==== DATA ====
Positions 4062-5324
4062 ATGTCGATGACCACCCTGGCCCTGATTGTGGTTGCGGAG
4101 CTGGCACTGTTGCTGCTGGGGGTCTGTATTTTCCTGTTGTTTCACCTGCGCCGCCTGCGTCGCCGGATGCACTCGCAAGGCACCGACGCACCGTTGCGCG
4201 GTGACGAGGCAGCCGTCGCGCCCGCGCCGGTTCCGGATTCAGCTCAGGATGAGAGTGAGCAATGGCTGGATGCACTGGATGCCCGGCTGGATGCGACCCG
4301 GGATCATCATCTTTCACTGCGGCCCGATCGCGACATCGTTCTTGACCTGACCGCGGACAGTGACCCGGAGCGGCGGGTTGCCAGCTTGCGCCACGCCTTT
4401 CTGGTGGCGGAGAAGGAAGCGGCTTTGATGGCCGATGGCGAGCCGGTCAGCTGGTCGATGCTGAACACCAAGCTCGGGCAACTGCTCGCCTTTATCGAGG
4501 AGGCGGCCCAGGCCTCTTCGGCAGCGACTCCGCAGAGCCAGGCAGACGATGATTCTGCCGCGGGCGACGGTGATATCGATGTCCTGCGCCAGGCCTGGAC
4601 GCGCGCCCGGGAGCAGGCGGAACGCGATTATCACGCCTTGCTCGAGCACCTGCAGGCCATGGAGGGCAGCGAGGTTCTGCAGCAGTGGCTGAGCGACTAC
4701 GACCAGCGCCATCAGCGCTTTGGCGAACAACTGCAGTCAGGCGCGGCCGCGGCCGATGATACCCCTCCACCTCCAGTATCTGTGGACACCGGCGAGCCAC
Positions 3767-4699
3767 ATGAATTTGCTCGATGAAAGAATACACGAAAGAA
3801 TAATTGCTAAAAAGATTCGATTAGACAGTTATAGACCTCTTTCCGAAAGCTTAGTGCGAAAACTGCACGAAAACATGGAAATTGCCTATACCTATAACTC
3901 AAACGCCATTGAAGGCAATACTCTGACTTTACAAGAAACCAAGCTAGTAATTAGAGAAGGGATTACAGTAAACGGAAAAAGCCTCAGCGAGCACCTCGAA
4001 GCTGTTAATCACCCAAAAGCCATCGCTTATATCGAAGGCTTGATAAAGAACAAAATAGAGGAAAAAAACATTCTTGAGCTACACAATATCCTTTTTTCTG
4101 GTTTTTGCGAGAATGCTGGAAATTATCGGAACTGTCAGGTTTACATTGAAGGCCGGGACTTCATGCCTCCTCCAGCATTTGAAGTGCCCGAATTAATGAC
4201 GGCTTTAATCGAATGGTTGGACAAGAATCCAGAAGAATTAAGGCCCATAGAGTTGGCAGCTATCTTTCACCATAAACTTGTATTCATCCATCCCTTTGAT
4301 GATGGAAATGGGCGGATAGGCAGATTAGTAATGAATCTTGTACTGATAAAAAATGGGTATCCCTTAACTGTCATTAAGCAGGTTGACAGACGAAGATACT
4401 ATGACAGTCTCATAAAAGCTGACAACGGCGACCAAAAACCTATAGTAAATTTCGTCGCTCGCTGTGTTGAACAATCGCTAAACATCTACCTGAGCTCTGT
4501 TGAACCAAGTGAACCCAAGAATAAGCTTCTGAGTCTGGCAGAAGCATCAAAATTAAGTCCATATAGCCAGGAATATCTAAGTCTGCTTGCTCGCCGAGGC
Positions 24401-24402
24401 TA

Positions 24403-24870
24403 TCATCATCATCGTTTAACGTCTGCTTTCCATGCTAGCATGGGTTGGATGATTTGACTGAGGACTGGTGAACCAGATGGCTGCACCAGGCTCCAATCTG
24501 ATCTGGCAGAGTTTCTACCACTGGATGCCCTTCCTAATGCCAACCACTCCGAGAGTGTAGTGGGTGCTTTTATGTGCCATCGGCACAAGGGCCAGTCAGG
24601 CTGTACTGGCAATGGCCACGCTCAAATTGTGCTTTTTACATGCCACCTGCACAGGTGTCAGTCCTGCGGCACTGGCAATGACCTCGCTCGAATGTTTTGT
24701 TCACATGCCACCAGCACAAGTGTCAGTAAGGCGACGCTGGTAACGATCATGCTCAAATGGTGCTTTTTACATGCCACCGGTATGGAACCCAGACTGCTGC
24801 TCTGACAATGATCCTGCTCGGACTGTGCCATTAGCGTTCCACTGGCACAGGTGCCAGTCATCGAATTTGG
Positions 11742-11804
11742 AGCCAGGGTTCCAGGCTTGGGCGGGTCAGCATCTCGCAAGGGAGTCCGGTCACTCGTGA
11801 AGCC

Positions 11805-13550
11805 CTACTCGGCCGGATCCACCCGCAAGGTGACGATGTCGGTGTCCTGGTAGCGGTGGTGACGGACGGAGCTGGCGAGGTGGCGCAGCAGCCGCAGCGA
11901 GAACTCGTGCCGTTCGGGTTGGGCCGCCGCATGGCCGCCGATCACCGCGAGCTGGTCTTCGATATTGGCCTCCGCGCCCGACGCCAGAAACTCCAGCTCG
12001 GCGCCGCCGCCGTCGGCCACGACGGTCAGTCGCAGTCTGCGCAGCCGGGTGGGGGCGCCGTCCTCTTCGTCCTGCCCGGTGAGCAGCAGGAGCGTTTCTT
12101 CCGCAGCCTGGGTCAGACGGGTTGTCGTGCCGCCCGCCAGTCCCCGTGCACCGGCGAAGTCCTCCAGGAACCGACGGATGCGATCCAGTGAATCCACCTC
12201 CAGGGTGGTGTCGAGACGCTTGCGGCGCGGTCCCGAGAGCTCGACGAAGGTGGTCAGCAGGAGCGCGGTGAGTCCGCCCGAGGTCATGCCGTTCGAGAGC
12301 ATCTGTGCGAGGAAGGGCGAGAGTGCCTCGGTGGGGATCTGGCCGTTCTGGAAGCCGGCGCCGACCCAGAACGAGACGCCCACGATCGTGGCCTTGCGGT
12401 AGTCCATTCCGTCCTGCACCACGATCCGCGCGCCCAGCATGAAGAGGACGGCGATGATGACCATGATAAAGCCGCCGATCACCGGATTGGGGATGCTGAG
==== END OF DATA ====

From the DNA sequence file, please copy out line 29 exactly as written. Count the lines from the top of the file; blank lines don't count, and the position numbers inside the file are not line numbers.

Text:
11742 AGCCAGGGTTCCAGGCTTGGGCGGGTCAGCATCTCGCAAGGGAGTCCGGTCACTCGTGA